I wish I could put into words the roller coaster the last year has been. I am as type A as they get, I always have a plan, but if the last year has taught me one thing it is that you don’t get to plan your life out. One year ago I could never had anticipated all the events that have happened in the past 12 months. I have had some of the greatest highs of my life this year, but also had the lowest points of my life. I don’t think I have ever cried so much and laughed so hard in the 22 years of living until the past year. I have saved a life this year and seen a life be lost. Saw my best friend battle and beat cancer. I myself have had many failures this past year, but that was accompanied by many successes as well. I hit rock bottom at one moment and it took a long while for me to realize that I had forgotten to let myself start really to be happy again. I took a job that was a challenge for me. That challenge lead me to screwing up a few times, but along the way I think I did a few things right. I got to see for a few moments at a time that I made an impact on people. They were athletes, students, parents. But I didn’t realize how much all of them would have an impact on me. I think in the moments where I was truly down at my lowest, it was my job and the patients I treat that really kept me going. When I felt like there was nothing left to give, they were a constant reminder of the multitude that I had left to give. And when I thought all I wanted to do was just practice athletic training I realized a huge piece of my heart loved sharing athletic training with my students. I love teaching about all the things that I love. I want to teach them how to have compassion and complete dedication when they become athletic trainers. Funny how things come full circle. I had wanted to be a second grade teacher for years until right before college. And here I am….an athletic trainer….and a teacher. For being such a know it all sometimes….I really don’t know shit some days. Life is humbling like that sometimes.
“God grant me the serenity
to accept the things I cannot change;
courage to change the things I can;
and wisdom to know the difference.”
While working a high school boys lacrosse state playoff game I had to spine board an athlete. Now while this was actually a very good experience for me I have to admit it was a bit nerve racking for a moment or two. This was actually the first time I ever had to spine board anyone for real. Yes, I had practiced plenty of times, but never when it was actually necessary. Even in undergrad I was never in a situation that I even needed to assist in spine boarding someone. So when the moment came when I was knelt down evaluating an athlete and I knew he had suffered a c-spine injury I took a breath and instantly knew what to do. I realized that when it came right down to it I was a totally different person when I was working. I was calm, cool and collected and used what my athletes call my “trainer voice”. That voice that makes them know they are going to be ok. As I sat there with my hands clenching this kids neck I couldnt hear the crowd, nor could I feel that the turf was about 115 degrees beneath my knees…all I saw was the fear that laid within the eyes of the patient beneath me. The first thing I did after I told someone to call 911 was had one of the coaches take my sunglasses off of my eyes so that the athlete could see my eyes. It was that simple…when I looked him in the eye he took a breathe and trusted me.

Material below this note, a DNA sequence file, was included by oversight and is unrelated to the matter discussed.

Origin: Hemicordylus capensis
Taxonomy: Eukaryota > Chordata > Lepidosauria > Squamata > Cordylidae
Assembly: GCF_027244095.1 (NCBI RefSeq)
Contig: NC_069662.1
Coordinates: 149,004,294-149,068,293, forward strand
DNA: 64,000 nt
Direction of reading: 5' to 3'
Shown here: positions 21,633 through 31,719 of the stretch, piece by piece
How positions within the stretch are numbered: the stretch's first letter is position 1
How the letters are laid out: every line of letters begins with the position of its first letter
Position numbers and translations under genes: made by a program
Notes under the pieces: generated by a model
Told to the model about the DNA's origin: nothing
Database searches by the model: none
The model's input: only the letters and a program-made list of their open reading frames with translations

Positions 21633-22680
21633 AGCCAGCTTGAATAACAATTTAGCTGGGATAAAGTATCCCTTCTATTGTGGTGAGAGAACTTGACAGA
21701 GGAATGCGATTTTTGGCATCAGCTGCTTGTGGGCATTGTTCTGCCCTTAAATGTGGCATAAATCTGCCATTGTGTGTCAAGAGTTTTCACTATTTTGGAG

Now there was a parent in the stands who was a physican who came down to “help”, in reality he was actually the least helpful out of every person there. Once he tried to move the athletes head I was sure to remove him from the situation. However the biggest thing that surprised he was not his lack of help or understanding of the situation it was in fact his demeanor in the situation. The tone in his voice was angry and argumentative. When a kid was laying in front of him clearly scared and his frightened parents looking down upon him. How could someone as qualified as a physician not know that the tone in which we speak with patients and their families are sometimes more important than the words that come from our mouths. This is when I realized that it isnt the letters behind your name that make you a good clinician…instead it is the way we treat our patients day in and day out. We dont need all of the thank you’s and good job’s somedays as much the moments of realizing that we did a good thing…that in it of itself is the best thing someone could give us. And how perfect of this to occur about a month away from NATA. A time for all of us athletic trainers to come together and make ourselves even better than before. Never stop being proud of the job you do.